For many people who have studied this subject this is the first time that they have heard of the second definition of hupatasso. It is also often the first time that many have been made aware of the fact that the word had both a military and non-military common everyday usage during Paul’s time. It is common sense that a wife is not a part of a military chain of command and nor would a woman ever been referred to in this way in first century Rome. The first definition of the word hupotasso would have actually referred strictly to men only. The second definition can apply to both men and women. This gives a very different definition, understanding and meaning to the application of the word submission as we know it.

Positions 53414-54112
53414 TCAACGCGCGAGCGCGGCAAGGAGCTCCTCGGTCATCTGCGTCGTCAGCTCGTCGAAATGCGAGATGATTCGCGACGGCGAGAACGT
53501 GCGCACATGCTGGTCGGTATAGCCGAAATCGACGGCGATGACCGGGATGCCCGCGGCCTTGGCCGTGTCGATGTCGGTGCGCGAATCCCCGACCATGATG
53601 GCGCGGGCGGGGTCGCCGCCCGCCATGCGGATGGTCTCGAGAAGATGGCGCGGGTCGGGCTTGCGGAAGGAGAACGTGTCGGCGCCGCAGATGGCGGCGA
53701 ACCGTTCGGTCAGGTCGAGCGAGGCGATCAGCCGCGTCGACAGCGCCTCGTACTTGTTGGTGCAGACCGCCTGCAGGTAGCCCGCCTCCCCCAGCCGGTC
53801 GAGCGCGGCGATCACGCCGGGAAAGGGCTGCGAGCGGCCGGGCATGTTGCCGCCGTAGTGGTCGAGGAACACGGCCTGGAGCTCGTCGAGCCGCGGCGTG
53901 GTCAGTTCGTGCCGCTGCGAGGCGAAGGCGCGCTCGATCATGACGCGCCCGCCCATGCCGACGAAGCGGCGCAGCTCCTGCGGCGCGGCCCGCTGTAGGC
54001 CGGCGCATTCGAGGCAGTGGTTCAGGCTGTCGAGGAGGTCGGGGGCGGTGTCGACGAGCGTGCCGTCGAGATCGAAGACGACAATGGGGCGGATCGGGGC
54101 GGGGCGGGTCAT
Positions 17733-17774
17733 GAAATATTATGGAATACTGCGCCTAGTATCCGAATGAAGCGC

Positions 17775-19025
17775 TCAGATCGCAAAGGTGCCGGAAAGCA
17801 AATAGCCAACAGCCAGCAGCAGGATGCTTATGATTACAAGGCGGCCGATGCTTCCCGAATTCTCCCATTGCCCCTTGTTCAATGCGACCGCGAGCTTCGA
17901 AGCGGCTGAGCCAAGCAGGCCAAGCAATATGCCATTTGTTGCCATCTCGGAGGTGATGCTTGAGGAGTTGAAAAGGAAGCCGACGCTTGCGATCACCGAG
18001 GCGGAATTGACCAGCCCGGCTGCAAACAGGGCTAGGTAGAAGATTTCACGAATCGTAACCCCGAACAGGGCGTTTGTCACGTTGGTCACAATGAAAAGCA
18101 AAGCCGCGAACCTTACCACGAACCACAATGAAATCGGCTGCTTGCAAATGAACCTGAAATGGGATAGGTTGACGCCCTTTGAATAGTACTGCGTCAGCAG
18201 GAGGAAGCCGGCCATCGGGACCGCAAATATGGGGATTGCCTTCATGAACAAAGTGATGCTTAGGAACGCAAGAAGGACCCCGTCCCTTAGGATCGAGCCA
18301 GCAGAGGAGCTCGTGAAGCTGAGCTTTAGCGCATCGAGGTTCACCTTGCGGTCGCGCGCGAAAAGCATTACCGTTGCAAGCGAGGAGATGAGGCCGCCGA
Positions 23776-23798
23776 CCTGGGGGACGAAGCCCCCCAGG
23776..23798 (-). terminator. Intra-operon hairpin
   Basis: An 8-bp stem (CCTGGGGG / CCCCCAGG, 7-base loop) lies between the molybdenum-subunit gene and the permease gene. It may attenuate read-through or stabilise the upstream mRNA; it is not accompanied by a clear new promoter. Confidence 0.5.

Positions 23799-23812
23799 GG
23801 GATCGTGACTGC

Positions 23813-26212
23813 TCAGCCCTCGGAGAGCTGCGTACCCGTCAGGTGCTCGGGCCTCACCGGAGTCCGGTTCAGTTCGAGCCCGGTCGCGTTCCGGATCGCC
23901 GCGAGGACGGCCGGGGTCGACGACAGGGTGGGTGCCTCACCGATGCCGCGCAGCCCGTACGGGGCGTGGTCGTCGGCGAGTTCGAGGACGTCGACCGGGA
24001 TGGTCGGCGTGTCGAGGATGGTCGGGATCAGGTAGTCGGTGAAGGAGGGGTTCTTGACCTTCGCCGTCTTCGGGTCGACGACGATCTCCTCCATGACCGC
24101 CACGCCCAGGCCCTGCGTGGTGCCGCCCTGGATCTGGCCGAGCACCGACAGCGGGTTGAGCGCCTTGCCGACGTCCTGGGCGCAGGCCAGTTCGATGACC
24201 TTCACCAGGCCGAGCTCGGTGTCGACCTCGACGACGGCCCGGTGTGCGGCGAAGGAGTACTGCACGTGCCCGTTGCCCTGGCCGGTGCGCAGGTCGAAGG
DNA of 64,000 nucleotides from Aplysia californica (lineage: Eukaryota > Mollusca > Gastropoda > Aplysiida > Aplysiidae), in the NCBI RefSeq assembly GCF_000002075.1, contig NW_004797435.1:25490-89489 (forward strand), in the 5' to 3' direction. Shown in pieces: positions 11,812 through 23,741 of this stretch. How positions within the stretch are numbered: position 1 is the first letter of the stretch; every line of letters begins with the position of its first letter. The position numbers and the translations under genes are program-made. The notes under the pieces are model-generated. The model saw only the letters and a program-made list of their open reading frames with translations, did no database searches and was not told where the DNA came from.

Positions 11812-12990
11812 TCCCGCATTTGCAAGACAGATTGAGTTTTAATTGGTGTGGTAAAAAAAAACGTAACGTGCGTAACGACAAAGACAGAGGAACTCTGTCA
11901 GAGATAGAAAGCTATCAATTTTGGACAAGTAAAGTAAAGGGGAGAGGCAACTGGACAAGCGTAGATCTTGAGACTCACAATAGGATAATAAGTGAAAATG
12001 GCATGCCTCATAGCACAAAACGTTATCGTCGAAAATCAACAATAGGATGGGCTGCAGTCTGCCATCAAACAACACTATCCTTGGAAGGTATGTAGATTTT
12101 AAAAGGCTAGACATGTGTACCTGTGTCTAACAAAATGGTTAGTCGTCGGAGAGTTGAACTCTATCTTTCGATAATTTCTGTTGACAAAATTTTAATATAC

The issue of submission is an issue that the Church as a whole needs to revisit and rethink. It is not the Bible that is wrong; it is the interpretation and translation that is incorrect. Many have made the teachings of Christ a gendered Gospel that appeals to their own desire for power and is filtered through their own biases. We must not filter the Bible through ourselves but rather study the Scriptures within the context in which they are written. We must ask the Holy Spirit for inspiration and direction as to what His meanings are behind the Scriptures that we don’t fully understand. Rather than just assuming that we know, we should ask for interpretation and direction.

Leave a Reply